Friday, 25 December 2015

A Homily for Christmas - the Prairie Chicken and the Eagle

A Native American warrior was rushing through the forest. He saw a fallen egg on the grass and placed it in the first nest he came across. He had placed an eagle's egg in a prairie hen's nest. One day when the hatched chickens were busy doing what a prairie-bird family does best - hopping, pecking, squawking - a magnificent eagle swooped across the sky. The young eagle was filled with a sudden, aching longing.

Immediately reprimanded by the mother hen for time-wasting and day-dreaming, the growing eagle-in-disguise dutifully continued to scratch the dry earth. But, the story goes, no matter what suspicion, ridicule or indoctrination the prairie chicken continued to endure from that day on, she could never forget that moment when her heart in hiding stirred for another life.

As we stand around the crib something stirs inside us too. We look at the baby and sense an echo of heaven in ourselves.

We look at the baby who will soon enjoy and endure the delights and dangers of being truly human, who will grow up and later suffer in a darkness from which a great light will shine.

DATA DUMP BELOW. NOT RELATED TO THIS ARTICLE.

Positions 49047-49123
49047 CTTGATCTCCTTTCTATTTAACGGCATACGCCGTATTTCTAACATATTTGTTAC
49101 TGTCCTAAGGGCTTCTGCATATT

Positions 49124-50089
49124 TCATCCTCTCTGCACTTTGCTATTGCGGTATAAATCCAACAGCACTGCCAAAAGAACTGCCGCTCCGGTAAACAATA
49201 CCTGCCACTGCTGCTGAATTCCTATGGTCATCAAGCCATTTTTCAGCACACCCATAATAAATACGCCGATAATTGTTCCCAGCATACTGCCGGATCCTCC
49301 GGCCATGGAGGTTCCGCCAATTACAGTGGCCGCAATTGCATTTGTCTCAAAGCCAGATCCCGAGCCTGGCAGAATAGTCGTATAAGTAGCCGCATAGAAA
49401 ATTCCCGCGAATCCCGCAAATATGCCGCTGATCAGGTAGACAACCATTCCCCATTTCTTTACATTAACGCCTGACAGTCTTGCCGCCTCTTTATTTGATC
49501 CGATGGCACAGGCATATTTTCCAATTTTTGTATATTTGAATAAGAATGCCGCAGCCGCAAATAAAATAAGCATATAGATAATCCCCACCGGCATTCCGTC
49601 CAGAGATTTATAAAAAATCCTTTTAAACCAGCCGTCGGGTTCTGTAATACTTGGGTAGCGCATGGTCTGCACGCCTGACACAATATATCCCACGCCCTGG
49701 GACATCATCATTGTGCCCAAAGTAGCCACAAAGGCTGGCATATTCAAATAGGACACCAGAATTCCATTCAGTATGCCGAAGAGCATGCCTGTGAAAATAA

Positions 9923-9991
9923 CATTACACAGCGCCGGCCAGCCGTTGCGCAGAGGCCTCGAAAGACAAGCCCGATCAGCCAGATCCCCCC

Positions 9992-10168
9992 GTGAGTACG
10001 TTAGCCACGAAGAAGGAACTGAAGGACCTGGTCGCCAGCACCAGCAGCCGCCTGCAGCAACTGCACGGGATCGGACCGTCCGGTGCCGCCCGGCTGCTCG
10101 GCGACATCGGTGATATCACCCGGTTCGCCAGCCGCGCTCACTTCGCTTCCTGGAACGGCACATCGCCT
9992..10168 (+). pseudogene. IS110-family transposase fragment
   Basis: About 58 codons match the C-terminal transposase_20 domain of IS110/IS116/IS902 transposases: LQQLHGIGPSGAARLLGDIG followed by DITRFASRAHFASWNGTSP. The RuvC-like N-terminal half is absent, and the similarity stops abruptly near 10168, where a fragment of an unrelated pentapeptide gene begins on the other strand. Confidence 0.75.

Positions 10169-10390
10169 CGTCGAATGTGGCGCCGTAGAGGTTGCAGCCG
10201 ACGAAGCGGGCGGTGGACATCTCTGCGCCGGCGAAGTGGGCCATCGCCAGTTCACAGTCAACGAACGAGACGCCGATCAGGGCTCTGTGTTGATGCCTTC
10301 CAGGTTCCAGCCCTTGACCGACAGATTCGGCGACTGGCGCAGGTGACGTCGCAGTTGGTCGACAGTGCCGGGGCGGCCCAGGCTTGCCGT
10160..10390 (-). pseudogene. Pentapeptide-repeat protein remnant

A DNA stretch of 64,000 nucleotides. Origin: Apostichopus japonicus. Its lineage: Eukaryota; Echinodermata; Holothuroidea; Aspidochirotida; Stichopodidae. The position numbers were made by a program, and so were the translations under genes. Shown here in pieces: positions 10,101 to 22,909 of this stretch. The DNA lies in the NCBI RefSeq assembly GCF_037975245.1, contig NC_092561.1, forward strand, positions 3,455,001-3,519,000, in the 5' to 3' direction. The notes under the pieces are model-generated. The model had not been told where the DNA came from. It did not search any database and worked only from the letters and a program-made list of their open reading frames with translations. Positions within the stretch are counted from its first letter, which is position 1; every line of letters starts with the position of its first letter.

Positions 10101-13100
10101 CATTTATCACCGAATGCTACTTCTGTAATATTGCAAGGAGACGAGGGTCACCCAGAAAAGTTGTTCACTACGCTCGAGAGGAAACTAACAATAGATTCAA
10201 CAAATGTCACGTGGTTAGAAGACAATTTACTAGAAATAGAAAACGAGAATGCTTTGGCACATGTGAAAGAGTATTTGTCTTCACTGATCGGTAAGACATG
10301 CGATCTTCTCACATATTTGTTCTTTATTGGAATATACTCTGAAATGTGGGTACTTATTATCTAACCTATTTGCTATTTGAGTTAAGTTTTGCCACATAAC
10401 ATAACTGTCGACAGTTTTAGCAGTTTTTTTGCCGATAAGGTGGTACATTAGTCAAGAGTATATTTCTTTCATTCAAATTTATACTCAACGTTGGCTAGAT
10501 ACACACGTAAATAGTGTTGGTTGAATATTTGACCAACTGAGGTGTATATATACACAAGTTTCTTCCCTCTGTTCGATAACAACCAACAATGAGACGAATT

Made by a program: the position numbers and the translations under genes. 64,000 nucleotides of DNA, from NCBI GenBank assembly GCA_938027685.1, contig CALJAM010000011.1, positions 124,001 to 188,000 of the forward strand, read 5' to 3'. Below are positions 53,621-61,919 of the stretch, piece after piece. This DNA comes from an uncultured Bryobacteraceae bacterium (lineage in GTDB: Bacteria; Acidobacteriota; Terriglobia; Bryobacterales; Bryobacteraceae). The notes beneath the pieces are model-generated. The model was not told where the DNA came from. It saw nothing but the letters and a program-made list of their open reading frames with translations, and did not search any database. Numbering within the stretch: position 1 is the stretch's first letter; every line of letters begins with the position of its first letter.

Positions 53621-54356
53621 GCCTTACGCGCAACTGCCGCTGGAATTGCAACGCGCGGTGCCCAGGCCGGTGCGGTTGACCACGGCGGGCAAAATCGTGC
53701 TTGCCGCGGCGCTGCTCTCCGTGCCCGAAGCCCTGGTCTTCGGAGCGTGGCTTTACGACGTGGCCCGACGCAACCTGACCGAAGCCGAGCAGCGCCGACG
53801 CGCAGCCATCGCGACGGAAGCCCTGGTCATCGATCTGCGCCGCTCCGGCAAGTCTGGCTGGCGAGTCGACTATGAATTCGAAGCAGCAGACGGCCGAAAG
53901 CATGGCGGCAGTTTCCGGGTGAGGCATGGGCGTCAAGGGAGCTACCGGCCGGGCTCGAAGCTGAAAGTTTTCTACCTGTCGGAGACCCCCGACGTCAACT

We kneel near the baby and an awareness of our own undreamt-of destiny awakens in us. We sense a beckoning horizon as yet invisible and uncertain. We are like people trying to remember the dream from which we have just awoken.

"Peace on earth," we sing, but a strange disturbance bothers our hearts. "All is calm, all is bright," we faithfully carol, while a restlessness continues to grow within us.

It is sometimes said that Christmas is for children.  
Yes, that’s true of course.
Yet Christmas is for all people of all ages, whether of faith or not.
When we say it's for children what I think we mean is that it somehow sounds an echo from our own childhood, from a time of hope-ful innocence.
A time before we forget from where we came, before we became wise in our own eyes and considered such things childish.

Most of us are like the prairie chicken in our story.

We are haunted by the sense that we are something more yet continue to keep busy with what we do best - the human equivalent of hopping, pecking and squawking.

Christmas, at its best -
and I’m not talking about the partying or the shopping -
Christmas, at its best -
stirs a memory of a dream,
from which we woke long ago.

A dream which gave us a vision of how we might fly on eagles wings.

Our gospel reading was from St John. The symbol for St John is the eagle.

Matthew and Luke focus our eyes on the earthly Christ child in the crib. John lifts our eyes to what is going on in the heavenly sphere. Jesus inhabits both worlds. As the Orthodox Christian reminds us - Christ became human so that humanity might become divine.

No comments:

Post a Comment